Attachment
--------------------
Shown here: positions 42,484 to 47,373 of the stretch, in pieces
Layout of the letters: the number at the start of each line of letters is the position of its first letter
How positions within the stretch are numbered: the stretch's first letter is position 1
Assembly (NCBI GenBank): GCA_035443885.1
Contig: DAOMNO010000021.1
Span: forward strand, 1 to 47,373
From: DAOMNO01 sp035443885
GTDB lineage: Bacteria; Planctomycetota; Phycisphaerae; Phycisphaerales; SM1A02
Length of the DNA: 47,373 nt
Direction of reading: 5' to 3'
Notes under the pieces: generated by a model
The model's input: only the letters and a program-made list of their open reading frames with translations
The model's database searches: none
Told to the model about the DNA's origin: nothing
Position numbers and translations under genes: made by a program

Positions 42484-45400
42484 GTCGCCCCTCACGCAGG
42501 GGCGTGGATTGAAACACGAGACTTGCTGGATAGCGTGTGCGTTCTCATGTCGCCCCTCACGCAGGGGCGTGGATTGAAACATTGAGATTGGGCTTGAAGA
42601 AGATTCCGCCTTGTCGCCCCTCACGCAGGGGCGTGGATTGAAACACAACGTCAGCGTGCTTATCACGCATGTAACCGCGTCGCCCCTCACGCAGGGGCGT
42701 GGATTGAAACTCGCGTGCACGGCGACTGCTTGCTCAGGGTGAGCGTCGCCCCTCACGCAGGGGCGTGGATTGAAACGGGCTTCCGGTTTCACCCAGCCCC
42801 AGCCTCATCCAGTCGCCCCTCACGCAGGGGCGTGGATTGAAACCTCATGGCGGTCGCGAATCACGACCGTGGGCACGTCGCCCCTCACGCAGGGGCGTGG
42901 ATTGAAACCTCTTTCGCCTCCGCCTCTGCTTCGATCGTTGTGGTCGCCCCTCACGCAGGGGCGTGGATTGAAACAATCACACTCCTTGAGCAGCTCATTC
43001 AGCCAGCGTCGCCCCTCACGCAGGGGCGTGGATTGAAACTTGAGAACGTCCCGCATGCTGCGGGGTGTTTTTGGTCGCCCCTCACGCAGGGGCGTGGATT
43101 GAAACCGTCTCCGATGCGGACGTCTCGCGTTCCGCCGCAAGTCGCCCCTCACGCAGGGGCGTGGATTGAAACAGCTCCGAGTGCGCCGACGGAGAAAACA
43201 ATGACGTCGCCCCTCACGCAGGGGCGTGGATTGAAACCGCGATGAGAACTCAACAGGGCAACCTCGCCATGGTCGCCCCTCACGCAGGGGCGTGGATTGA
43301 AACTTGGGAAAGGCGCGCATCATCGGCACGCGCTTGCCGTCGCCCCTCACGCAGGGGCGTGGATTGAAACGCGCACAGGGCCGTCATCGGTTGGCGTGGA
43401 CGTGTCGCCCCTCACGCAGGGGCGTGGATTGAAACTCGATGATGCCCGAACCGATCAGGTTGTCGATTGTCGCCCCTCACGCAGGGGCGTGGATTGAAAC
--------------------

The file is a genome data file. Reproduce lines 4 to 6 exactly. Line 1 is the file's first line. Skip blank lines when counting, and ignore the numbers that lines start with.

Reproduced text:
Assembly (NCBI GenBank): GCA_035443885.1
Contig: DAOMNO010000021.1
Span: forward strand, 1 to 47,373